Over the last 20-something years, the Internet and smartphones have transformed the art of marketing… several times over.
INTERNET USERS WORLDWIDE:
With the tremendous growth of Internet, smartphone, online video and social media usage, and the digitization of nearly all customer and prospect touchpoints, have come corresponding innovations in marketing, such as:
- Online display ads (1994)
- WebEx/ reliable Webinars (1999)
- Salesforce/ SaaS Customer Relationship Management (1999)
- Google AdWords (2000)
- Facebook Ads (2008)
The early adopters of these and other effective new marketing and sales technologies realized significant competitive advantages. For example, Larry Bartholomew, Lively Lobster’s owner and ad manager, was Google AdWords’ first paying customer. He quickly understood that AdWords could drive more business to his restaurant and help him make money from other sites’ affiliate programs. He grew his affiliate optimization empire to a 16-person business that placed more than $12 million in ads on Google over the next decade. Similarly, early WebEx customers enjoyed sizable gains in productivity and travel savings, as they were able to market and sell to prospects without travel or tradeshows.
The pace of innovation around new marketing technologies is exploding. ChiefMarTech strives to track all the vendors in the marketing technology space. In 2011, there were about 100 vendors listed. In 2015, this exploded to 1876 vendors. And during that time, entirely new marketing technology categories were introduced, including:
- Performance & Attribution
- Dashboards/ Visualization
- Data Management Platforms/ Customer Data Platforms
GROWTH IN MARKETING TECHNOLOGY VENDORS, 2011-2015
And this explosive growth has yet to include newer categories, such as account-based marketing, predictive analytics, and programmatic TV.
While newer marketing technologies frequently offer great promise and Return on Investment (ROI), not every technology offers a great ROI. And even more frequently, most newer technologies present technical implementation challenges before a customer can realize the ROI. For example, one company I know tried to introduce an Account-based Marketing (ABM) system recently, but it was disappointed with the results. The company found that many of the prospects it targets work remotely from the road or a home office (without a VPN). Due to limitations with the Account-based Marketing’s IP-based technology approach, the company was not able to target enough of its prospects to continue its investment in ABM.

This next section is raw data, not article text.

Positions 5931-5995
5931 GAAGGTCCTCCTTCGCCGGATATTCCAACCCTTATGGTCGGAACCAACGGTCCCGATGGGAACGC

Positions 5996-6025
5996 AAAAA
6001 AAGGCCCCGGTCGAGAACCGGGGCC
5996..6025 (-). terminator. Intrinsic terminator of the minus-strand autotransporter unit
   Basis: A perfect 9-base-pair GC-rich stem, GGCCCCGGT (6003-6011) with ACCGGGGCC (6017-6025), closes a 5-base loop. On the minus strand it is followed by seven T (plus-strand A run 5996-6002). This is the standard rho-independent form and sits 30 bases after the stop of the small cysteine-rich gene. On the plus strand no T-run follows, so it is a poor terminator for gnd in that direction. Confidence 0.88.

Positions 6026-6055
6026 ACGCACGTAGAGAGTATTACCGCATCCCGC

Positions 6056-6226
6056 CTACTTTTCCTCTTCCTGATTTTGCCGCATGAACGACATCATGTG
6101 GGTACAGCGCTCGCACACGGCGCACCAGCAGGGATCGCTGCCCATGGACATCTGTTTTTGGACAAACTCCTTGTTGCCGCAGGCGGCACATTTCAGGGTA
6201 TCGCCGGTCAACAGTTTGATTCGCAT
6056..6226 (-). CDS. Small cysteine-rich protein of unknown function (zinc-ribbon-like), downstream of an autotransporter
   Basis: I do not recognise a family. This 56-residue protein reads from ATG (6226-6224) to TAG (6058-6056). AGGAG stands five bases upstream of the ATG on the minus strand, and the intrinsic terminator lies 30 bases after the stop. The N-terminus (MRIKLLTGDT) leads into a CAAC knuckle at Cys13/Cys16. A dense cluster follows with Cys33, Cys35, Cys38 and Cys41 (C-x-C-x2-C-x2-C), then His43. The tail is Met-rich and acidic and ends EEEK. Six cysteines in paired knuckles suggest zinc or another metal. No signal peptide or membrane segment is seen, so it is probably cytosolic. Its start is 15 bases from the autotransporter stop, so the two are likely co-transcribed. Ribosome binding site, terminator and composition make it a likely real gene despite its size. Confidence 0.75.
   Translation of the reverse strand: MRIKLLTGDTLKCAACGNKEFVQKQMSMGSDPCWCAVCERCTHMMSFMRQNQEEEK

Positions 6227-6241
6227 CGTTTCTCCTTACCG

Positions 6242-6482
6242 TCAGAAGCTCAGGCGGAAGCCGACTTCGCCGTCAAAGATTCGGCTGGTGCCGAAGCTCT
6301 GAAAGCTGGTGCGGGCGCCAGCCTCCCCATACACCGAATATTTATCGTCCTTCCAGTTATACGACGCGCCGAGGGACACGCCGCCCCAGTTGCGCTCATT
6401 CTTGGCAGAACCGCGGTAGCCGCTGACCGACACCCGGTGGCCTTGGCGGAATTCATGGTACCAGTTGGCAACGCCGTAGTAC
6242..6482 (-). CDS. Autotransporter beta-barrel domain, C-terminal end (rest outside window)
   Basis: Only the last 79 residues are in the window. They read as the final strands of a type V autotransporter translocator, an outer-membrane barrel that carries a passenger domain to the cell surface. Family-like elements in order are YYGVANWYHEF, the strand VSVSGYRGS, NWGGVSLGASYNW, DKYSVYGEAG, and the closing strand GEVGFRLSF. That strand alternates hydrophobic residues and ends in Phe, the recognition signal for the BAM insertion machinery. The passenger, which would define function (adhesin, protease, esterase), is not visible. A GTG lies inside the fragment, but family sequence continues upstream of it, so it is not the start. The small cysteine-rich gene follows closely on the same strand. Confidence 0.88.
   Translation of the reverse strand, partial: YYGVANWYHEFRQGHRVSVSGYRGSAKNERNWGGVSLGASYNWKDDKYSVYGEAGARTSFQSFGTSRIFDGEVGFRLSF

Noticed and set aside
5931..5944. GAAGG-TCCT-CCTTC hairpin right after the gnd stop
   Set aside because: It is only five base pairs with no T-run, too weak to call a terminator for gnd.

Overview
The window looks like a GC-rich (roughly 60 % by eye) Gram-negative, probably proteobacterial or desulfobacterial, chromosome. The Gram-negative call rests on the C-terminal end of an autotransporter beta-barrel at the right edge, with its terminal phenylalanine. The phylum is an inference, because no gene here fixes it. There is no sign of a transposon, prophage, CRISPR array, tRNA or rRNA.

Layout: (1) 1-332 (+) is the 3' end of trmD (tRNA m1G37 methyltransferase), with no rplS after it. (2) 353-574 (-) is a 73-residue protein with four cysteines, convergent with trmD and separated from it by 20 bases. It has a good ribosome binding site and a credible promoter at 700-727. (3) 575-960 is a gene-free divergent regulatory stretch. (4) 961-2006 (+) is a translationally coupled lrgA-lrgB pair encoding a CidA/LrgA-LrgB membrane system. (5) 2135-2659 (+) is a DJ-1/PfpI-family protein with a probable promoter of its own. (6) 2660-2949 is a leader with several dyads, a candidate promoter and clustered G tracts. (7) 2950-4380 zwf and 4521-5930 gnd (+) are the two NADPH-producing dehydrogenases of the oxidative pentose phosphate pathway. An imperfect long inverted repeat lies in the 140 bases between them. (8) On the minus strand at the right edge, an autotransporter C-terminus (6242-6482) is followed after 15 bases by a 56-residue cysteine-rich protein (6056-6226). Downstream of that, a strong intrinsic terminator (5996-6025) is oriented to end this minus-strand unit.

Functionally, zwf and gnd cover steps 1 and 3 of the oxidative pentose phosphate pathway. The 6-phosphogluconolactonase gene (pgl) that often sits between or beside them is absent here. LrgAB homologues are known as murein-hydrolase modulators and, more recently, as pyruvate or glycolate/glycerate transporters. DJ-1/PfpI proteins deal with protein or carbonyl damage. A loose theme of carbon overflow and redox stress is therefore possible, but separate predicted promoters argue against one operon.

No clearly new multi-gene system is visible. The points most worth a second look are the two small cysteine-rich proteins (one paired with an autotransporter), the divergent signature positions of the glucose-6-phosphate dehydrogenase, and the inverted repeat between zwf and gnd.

There is an explosion in marketing technology, and it is not stopping anytime soon. The marketing software market is expected to grow to more than $32.3 billion in 2018, according to IDC, which is up 42% from 2015. Much of this technology can improve your top-line revenue, your operations, your lead nurturing, and so on. MarTech Review, through our reviews and analyses, is here to help you identify the best and most promising MarTech technologies, and support you through the implementation. Join the www.martechreview.com subscriber list to continue receiving our updates on this dynamic industry. And contact us if you want MarTech Review to cover any specific technologies.